Tuesday, May 3, 2011

Planning For The Inevitable March Of Time

Because we have had to deal with several losses in the last three or four years -- my mother-in-law, then my sister-in-law and now, most likely in the coming weeks, my father-in-law -- Mr. ReddHedd and I have begun talking more frequently about planning for our old age.

I suppose it is a by-product of facing these losses head on, but I find myself re-examining all the choices I make in my life pretty regularly these days.  Some of those questions include what I want to be doing as I grow older, how I want to live my life -- more travel means more ability to move about which is not a given with lupus unless I take better care of myself -- and what old age looks like in my best dreams and my worst nightmares.

In short, how do I make things easier for me, my husband and my daughter going forward?

And, more importantly in my mind, how do we want to deal with the hard stuff before we ever get to it?  Because I'd rather have a plan in place for things if at all possible instead of forcing someone else to have to decide for me.

We have an only child.  We want her to be able to live her own life and not have to worry about caring for us to the extent that we can plan for what we will need going forward into old age in the inevitable march of time.

But how can you adequately plan for that?

Moreover, how can you ever really know what you may be facing?  And if you can't ever really know the full extent of what your worst case scenario needs will be, how on earth can you ever plan for them?

Those are tough questions to ask yourself when you are barely into your mid-life, as I like to think of myself given the fact that the women in my family generally live well into their 90s.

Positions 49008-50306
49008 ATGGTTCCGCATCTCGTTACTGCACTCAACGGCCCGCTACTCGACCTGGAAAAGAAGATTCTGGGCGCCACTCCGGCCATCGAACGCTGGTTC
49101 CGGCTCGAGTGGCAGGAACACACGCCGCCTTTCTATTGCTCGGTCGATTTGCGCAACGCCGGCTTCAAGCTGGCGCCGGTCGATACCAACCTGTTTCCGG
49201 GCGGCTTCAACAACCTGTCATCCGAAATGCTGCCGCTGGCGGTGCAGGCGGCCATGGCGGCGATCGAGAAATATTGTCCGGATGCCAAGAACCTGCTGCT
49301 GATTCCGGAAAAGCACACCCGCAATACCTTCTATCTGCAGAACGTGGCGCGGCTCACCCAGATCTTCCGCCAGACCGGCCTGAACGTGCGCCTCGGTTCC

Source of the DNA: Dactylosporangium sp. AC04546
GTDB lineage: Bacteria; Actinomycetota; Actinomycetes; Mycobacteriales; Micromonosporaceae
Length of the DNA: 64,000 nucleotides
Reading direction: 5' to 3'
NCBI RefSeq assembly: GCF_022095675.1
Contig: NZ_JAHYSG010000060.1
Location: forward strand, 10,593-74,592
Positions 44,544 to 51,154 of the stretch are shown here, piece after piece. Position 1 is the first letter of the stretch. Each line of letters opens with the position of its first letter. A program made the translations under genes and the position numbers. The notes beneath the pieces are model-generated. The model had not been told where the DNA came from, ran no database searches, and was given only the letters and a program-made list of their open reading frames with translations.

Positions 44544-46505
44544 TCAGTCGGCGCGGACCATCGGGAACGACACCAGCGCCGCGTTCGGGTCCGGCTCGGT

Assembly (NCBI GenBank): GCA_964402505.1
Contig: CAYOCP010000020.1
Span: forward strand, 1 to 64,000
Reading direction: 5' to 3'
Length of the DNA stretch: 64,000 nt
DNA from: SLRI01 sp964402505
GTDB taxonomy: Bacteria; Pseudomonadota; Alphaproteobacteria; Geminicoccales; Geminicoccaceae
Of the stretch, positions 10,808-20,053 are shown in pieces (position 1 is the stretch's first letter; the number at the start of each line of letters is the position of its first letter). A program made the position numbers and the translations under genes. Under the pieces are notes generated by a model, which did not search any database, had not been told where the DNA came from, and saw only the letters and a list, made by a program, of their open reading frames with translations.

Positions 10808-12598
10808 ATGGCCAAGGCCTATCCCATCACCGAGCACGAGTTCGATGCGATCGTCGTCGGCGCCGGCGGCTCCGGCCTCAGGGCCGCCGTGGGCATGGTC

We've been trying to sock away every spare penny we can into retirement savings, but we always worry that it won't be nearly enough for the travel we hope to do or the needs we hope we'll never have but are trying to plan for anyway just in case.  We've run every possible calculation on any number of variables, but the bottom line is this:  you can't really know, you just have to make your best guess and take the leap.

What I do know?  I want us to be clear-eyed about medical needs and to be much more proactive about doing things to improve our health before it reaches a critical juncture.

In other words:  healthier food, more exercise, better stress management, more self-care whenever possible, lots of family and friends time where we can squeeze it into the insane schedule mix.  Oh, and on my to do list?  Try to make the schedule a little less insane going forward where we can manage that, too.

Also, make our wishes known early and often.  Make plans for funeral expenses and other things as far in advance and as best we can so that there will be no scramble for The Peanut on that account.   Get our financial papers in order and make them easily found and reviewed...just in case.  Start putting things on paper instead of just keeping them in our heads, but be certain that whatever is on paper is secure and not just loosely floating around the house.

Moreover, we need to start ridding this house of extraneous crapola.  When my granny died a few years ago, my mom and my aunt found hundred -- I kid you not, hundreds! -- of empty butter containers that she had stored away for leftovers.  Can you tell she lived through The Great Depression?  But honestly, who needs that much cheap plastic stuff in their kitchen?  No one.

Sorting through everything took quite a while, and at the end my mom and my aunt were exhausted physically and emotionally.  I'd like to pare things down as we go forward so that when that happens for us, it won't be nearly that onerous for our only daughter.  (Not that I need to do this right this second, mind you, but just keep it in mind going forward and work on it through the years.  It's a lifestyle choice, not a task for today.)

How are you planning for the inevitable? 

Have you -- or your parents, if they are "of that age" -- found a good way to plan or to make decisions about all of this?  I'd love to hear about it.  Whatever comes, I'd like to try and stay ahead of the wave where we can, because The Peanut deserves it as much as we do.

(Lovely photo of an elderly couple in Paris via i.tokaris.  Love this, and hope this is Mr. ReddHedd and me in our dotage -- so adorable, aren't they?)

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